8 ways iBeacons can improve your health

Location-based services are heating up.

First it was check-ins (think Foursquare). That begat unique offers based on geolocations. Now Apple has taken the next step with proximity-based messages and offers — within a location. 

Image source:  Gigaom

Image source: Gigaom

Apple installed iBeacons in all 254 of its U.S. stores earlier this month. The iBeacon system uses low-powered, low-cost transmitters to send messages to users based on their proximity (and users have the option to turn off the messages).

Here's how it works: As iPhone-toting customers walk through one of Apple's retail stores, they can receive messages about products they are standing in front of, news about events that are about to take place or even on-the-spot unadvertised discounts.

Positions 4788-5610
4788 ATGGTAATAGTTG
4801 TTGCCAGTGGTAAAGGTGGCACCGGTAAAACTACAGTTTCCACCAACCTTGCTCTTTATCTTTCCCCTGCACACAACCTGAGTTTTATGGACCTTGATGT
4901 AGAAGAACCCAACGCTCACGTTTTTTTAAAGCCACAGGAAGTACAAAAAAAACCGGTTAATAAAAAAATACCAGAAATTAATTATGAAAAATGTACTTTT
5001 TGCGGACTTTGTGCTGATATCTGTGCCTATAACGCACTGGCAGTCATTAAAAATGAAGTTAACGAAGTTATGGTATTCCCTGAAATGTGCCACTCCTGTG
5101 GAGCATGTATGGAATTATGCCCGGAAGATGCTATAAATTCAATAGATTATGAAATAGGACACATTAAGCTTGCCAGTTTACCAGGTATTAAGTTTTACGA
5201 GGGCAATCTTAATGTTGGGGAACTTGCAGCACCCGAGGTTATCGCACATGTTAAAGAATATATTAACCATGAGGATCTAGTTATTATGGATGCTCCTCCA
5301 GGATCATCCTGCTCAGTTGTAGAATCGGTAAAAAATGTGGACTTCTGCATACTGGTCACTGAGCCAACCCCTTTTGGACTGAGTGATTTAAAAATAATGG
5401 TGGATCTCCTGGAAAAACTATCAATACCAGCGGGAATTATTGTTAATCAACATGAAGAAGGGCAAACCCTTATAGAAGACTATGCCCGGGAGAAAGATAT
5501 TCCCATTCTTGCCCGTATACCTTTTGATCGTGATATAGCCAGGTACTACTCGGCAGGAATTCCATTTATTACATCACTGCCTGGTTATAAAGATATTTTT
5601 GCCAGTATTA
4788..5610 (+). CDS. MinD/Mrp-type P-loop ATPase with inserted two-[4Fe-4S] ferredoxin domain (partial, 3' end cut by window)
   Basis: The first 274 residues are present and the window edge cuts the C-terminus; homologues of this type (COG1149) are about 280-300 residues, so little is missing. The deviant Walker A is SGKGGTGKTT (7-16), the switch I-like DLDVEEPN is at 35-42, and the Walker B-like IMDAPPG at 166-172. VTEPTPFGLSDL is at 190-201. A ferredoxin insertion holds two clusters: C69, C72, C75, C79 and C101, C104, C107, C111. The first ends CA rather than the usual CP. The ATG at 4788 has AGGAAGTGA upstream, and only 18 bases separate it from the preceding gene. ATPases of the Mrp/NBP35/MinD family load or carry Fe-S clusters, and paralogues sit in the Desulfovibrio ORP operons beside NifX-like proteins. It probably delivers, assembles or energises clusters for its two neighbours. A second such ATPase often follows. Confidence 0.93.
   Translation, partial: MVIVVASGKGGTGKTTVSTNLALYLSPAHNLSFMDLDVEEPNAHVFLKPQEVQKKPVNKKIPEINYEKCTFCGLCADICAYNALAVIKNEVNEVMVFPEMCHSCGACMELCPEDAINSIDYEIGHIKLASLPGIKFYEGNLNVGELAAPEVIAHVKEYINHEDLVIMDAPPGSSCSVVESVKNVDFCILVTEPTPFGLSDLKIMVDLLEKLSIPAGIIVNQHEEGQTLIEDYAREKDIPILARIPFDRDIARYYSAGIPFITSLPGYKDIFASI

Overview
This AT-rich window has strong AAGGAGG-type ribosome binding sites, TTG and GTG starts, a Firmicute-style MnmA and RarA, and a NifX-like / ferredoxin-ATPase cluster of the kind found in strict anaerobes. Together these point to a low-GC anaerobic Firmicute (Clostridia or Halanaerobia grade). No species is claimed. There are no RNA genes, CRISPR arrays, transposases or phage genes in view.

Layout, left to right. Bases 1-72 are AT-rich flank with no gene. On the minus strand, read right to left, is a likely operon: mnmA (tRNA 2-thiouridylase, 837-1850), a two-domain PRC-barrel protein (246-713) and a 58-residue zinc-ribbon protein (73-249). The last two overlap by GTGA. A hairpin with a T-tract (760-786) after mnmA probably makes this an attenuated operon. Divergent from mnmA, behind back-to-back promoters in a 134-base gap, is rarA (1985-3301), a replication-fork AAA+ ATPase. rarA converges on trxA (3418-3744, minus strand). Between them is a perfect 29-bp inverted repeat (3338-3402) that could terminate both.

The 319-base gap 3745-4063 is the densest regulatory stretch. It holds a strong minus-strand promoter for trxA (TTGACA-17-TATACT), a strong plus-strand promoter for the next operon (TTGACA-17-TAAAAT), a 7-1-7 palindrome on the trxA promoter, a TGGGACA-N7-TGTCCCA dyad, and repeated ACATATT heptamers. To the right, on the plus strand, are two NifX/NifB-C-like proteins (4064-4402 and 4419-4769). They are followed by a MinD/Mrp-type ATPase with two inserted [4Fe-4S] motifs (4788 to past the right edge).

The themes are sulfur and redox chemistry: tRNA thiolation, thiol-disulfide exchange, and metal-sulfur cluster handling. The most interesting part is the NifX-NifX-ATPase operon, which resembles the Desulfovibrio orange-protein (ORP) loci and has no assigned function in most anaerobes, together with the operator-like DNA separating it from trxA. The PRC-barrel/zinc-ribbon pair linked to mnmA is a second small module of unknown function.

Macy's is also testing Apple's iBeacon service and Major League Baseball said it will use the technology at ballparks this spring. And Apple is not alone, with Qualcomm recently announcing its own proximity beacons, called Gimbal.

How can these be used in health care? Here are eight quick ideas:

  1. Help patients, families and visitors navigate throughout a hospital.
  2. Broadcast wait times at ERs and doctor's offices.
  3. Notify passers by of specials at the cafeteria or the gift shop.
  4. Remind patients that the in-house pharmacy is convenient and quick.
  5. Provide reminders to patients to complete satisfaction surveys.
  6. Remind everyone to wash their hands (everywhere)!
  7. Suggest it's time for a flu shot.
  8. Notification of the urgent need for blood donors.